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contract not with end user / central station has no contract with dealer
March 8, 2018
contract not with end user
    Thank you for your daily emails.
    I have a question regarding the Standard Residential All-in-One and security Schedule of Equipment and Services.  We primarily use DocuSign for emailing agreements and have only one signer.      On occasion, we get subscribers that wish to have someone else pay for their monthly monitoring fee and/or the one-time equipment and installation fee; ie their mother with a different last name.  The authorization for the DocuSign is set up for the subscriber to sign on the credit authorization.  Our in-house folks don’t care about who is paying and neither does the company we sell accounts to from time to time. 
    I would like to know from the best legal advice in the industry, do you see an issue with the subscriber signer differing from the actual end user.    
    Also, please keep us
    You want whoever is paying you to be obligated pursuant to a written contract.  So the payor needs to sign the contract.
    However, it's the end user, or it's carrier in subrogation, who is likely to be the one to sue you.  The end user needs to sign the same contract signed by the payor, or a separate contract.  You need the protective provisions in the contract signed by the end user.  You can have them sign the same contract or different contracts.  As for how your electronic forms are signed and managed, I can't comment because I don't know.  However you shouldn't assume that any company providing electronic contract execution and storage knows what you need to be concerned with when you're in the alarm industry.  In fact, you should assume that it doesn't know.
central station has no contract with dealer
    We happen to be on the central station end of this situation; we are the central station.  I would like to get your opinion on our rights to not only advise the subscriber that the monitoring has been cancelled because the dealer has not paid their bill, but actively pursue their business.
    We have no contract with the dealer or the subscriber.  I have no idea how this happened and am fully prepared for the scolding.
    I appreciate your professional input.
name withheld [out of pity]
    Let me start by asking this question; perhaps we need a survey.  Who is dumber, the dealer who has no contract with the central station or the central station for monitoring the dealer's accounts?  Though the facts are not that clear, we can probably also ask this question:  Who is dumber, the dealer who has no contract with its subscriber or the central station who monitors that account?  If the dealer is charging $20 bucks a month and paying the central station $4 a month, is the central station 4 times dumber than the dealer? After all, the dealer is risking his business for $16 a month and the central station is risking its business for $4 a month.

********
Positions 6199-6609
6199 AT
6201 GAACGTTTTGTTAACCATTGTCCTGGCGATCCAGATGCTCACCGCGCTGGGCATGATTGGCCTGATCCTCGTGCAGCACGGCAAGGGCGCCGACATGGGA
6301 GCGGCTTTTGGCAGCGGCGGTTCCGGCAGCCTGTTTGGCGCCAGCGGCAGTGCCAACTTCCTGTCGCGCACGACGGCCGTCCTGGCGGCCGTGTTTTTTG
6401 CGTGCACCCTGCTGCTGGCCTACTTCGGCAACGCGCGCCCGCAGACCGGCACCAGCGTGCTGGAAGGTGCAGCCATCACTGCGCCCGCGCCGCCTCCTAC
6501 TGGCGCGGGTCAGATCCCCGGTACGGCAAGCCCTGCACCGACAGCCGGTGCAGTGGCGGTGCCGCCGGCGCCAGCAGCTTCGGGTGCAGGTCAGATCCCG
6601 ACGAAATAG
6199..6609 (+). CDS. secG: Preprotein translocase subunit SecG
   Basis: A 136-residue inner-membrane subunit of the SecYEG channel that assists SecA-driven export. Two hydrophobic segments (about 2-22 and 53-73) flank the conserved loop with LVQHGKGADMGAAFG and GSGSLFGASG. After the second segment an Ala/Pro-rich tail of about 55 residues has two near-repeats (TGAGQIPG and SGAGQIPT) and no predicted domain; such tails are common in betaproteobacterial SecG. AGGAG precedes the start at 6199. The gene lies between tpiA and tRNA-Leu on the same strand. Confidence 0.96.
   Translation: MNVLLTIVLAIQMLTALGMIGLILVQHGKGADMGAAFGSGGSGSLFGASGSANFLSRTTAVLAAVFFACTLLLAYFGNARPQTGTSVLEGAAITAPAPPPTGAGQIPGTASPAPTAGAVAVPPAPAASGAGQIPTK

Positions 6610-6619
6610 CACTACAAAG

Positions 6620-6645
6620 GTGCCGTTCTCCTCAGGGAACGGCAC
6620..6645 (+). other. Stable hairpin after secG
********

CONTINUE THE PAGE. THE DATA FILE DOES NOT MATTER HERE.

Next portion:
If there are no contracts then all I can offer is my opinion, which may or may not be considered an educated, expert, ignorant or biased opinion.  I think there is am implicit understanding that the subscriber belongs to the dealer and that doesn't change if the dealer doesn't pay for the monitoring.  The central station should notify the subscriber that monitoring is going to terminate and give a date and time for that to be effective.  The central station should neither solicit or accept direct monitoring from the subscriber.  Unless it has contractual rights to the contrary, a central station should not utilize confidential and proprietary information owned by the dealer for it's own gain.  But read on ....
    That changes if there is a contract.  In fact, in the Dealer Agreement I offer to central stations, the central station does have the option, by agreed contract, to notify the subscriber of the dealers default and the impending termination of the monitoring services, while at the same time offering to monitor the subscriber directly and for much less money than the dealer was charging.  The central station could also recommend another dealer.  Why this remedy?  Because it can be more effective than chasing after the dealer who has defaulted and if the dealer has defaulted my sympathies lie with the central station, not the dealer.  
    My answer for the questions above; I think they are both are off the chart stupid.  Get proper contracts and use them, not some of the time, all the time.


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Ken Kirschenbaum,Esq
Kirschenbaum & Kirschenbaum PC
Attorneys at Law
200 Garden City Plaza
Garden City, NY 11530
516 747 6700 x 301
516 747 6700